At the Monday meeting, Hinds County District 1 Supervisor Robert Graham wondered if it is right to penalize people for doing something legal like using marijuana outside the workplace once the Mississippi law goes into effect. “If it’s legal to do off duty—which the medical marijuana will be—then you cannot stop them or deny them a job or coming to work if they are high ‘in the moment’ as long as they are able to function; and there’s something—an alert meter—that you can actually get to determine that.”

“But it is going to be something that the board makes a decision on because the majority of the people that are applying for jobs in Hinds County, they do have those particular issues,” he added. “If it’s not the background (check), it’s going to be marijuana, so you might get one out of five people to actually pass both to come and be able to come to work.”

Graham said people would get the medical-marijuana cards once it’s available. “Are you going to penalize them for doing something that is legal off-duty? That’s the decision we would have to make,” he said.

The administrator said employees might wonder whether they can still come to work if they obtain their medical-marijuana card.

On Monday, Hinds County Chancery Clerk Eddie Jean Carr said the county has to adjust its policy to not discriminate against a person using medical marijuana that a physician prescribed.

Jones said the county can do little to fill positions and ensure public-service efficiency without revisiting its policy on testing for medical marijuana. “The only thing we can do is to keep on putting out applications and encourage people to apply that know they are not recreational drug users,” he told the Mississippi Free Press. “Because when you apply for a job, you pretty much kind of know if you’re gonna be positive or negative on a drug test.”

“We might have to visit some of the policies that other states have done that had already passed legislation that involves recreational and medical marijuana,” he said. “I don’t have the answer right now, but I know, we’ve got to have to look at something, and our administration is going to have to take some type of action.”

Headshot of Eddie Jean Carr
Hinds County Chancery Clerk Eddie Jean Carr advocated policy change not to penalize workers who get medical-marijuana cards when the Mississippi Medical Cannabis Act goes into effect on July 1, 2022. Photo courtesy Mississippi Chancery Clerk Association

Graham: Exempt Marijuana Testing for Certain Jobs

In a phone interview with the Mississippi Free Press on May 17, 2022, Graham proposed exempting certain job applicants from drug tests for marijuana. “In certain areas where security is not an issue, we may have to rethink our policies as it relates to marijuana since medical marijuana is going to be legal in a very short period of time,” Graham said.

“Let’s just say there’s a person that’s working on the outside, and he’s cutting grass; it’s not a security issue,” he added. “Do you want to deny that person an opportunity to have a job simply because they smoked marijuana?”

Graham theorized that many people used marijuana during the pandemic for stress reduction. “The reason being is people stayed at home, and they didn’t have anything to do, and a lot of them started using medical marijuana or recreational marijuana,” he said.

“I guess it reduced the anxiety level of the people, and I’m not sure (because) I’m not a doctor, I can’t say, but I can just say we had more people testing positive now,” he added. “I would say we would have three out of 10 people testing positive for marijuana before the pandemic; now we would probably get five or six testing positive.” Neither he nor Jones provided documented proof of that increase beyond the statements to the Mississippi Free Press and at the Monday Hinds County Board of Supervisors meeting.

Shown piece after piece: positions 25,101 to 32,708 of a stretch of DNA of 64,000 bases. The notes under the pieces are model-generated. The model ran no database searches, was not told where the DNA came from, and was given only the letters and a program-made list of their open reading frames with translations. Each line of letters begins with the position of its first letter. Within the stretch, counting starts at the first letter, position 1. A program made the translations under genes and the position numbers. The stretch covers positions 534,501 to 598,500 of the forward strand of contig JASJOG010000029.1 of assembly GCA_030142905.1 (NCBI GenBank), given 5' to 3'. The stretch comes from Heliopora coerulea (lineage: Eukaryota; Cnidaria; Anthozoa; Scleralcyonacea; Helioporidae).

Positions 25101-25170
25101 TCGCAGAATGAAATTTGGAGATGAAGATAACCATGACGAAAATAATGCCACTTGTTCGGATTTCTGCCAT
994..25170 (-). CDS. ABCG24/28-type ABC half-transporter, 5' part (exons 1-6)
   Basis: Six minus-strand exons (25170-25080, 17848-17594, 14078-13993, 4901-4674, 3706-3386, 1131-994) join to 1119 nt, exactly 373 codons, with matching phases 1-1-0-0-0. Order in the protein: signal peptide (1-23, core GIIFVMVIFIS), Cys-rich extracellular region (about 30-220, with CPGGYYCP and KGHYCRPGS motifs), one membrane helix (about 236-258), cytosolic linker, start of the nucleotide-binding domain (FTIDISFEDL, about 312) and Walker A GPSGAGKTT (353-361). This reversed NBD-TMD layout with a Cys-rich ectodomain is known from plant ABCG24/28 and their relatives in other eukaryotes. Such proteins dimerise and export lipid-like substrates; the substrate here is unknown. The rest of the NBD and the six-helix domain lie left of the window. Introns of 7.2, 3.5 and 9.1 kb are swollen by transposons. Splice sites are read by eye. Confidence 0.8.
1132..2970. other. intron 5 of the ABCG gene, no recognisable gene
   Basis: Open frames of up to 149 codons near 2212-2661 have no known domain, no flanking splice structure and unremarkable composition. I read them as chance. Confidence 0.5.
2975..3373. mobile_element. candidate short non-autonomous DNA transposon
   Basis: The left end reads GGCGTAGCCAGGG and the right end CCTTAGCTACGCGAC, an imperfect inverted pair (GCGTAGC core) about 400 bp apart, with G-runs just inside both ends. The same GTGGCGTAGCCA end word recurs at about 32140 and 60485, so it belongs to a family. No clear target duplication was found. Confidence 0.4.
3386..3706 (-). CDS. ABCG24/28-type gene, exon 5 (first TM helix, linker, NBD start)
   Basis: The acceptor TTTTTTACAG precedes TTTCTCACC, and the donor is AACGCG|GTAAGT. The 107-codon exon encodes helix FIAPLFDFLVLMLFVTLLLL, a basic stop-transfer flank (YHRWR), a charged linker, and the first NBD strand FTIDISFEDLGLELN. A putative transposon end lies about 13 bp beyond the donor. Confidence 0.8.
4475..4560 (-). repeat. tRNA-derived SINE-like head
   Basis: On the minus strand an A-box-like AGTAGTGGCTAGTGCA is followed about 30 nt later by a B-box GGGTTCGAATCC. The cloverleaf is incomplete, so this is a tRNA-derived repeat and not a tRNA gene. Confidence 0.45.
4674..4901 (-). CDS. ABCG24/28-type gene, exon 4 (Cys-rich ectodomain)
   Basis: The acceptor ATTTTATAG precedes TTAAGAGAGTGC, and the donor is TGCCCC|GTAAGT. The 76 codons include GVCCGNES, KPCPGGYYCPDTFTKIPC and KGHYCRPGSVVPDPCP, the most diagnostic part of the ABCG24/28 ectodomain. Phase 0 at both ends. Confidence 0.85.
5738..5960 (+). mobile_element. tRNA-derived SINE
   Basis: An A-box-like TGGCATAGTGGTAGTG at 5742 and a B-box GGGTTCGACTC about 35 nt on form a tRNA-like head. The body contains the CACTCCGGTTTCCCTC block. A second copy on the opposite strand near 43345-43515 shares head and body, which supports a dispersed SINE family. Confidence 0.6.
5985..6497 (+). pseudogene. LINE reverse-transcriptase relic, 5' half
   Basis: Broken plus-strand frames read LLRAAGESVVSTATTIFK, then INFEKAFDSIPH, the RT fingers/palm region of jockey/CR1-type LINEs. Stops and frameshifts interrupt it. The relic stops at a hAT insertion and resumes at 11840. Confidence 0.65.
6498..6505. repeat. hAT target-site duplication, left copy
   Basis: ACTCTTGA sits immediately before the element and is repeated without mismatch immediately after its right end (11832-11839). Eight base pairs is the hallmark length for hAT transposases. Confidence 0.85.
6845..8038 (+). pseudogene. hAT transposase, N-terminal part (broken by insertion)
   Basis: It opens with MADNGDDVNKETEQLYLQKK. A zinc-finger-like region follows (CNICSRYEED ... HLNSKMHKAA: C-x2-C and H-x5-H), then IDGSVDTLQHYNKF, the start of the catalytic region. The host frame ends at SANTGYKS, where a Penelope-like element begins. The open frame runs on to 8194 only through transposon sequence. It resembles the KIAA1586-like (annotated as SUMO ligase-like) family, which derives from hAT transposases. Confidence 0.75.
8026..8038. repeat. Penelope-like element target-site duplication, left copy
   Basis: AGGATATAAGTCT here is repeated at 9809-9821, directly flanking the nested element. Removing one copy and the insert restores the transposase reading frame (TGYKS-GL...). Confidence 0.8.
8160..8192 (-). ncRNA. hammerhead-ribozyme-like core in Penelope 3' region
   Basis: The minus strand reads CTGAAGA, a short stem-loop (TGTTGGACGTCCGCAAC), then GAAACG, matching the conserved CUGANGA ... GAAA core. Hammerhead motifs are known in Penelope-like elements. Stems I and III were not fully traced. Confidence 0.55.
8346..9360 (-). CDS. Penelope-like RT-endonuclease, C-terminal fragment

In October 2021, Time Magazine reported that companies are eliminating drug testing amid a labor shortage and reported that Amazon ended screening for marijuana in its drug testing for certain employees in 2021. Amazon employs about 1 million people in the United States.

Amazon Stopped Pre-Employment Marijuana Screening

Amazon Senior Vice President of Human Resources Beth Galetti wrote in January 2022 about the reasons for eliminating marijuana from drug testing.

“First, we recognized that an increasing number of states are moving to some level of cannabis legalization—making it difficult to implement an equitable, consistent, and national pre-employment marijuana testing program,” she wrote. “Second, publicly available national data indicates that pre-employment marijuana testing disproportionately impacts people of color and acts as a barrier to employment.”

Headshot of a brunette women in a white top with blue jacket
Amazon Senior Vice President of Human Resources Beth Galetti wrote that the company had expanded its applicant pool by eliminating pre-employment marijuana testing. Photo courtesy Amazon

“And third, Amazon’s pace of growth means that we are always looking to hire great new team members, and we’ve found that eliminating pre-employment testing for cannabis allows us to expand our applicant pool,” she added. “In addition to following all Department of Transportation regulations, our policy on zero tolerance for impairment while working has not changed.”

“We are enthused by the notable momentum in the country toward recognizing that today’s status quo is unfair and untenable,” Galetti said.

Jobs for Jacksonians Coordinator Jonathan Barnett told the Mississippi Free Press by phone on May 18, 2022, that some employers are willing to overlook a criminal past but have their drug-testing policies cast in stone.

“Within the last 24 months, there are certain companies that may hire an individual who may have a checkered background, so to speak, but I would say what’s more pervasive right now would be the drug screenings of those individuals who may use ‘certain substances,’” Barnett said. “If it comes up on the test, there’s nothing that the company can do (they have their own standards and protocols) as opposed to, say, an individual that may have been incarcerated, kept their nose clean and (is) ready to work.”

District 1 Supervisor Graham told the Mississippi Free Press that there is no way around relaxing the law on testing for marijuana to get people to work for the county. “People smoking marijuana has become more pervasive,” he said. “We’re going to have to relax the laws, that’s the only way around it.”

Comments

Can you support the Mississippi Free Press?

 The Mississippi Free Press is nonprofit, solutions journalism for Mississippians and others who care about the state. 

Our newsroom runs on donations from people who care about Mississippi and this reporting. We thank you for reading and ask for your financial support.

Click the Support button below or at the very top of the site. Your donation will be made through the Community Foundation for Mississippi, our fiscal agent. Thank you!

Can you support the Mississippi Free Press?

 The Mississippi Free Press is nonprofit, solutions-driven journalism for Mississippians and others who care about the state. 

With your help, we can do even more important stories like this one. 
MFP.ms

FREE
VIEW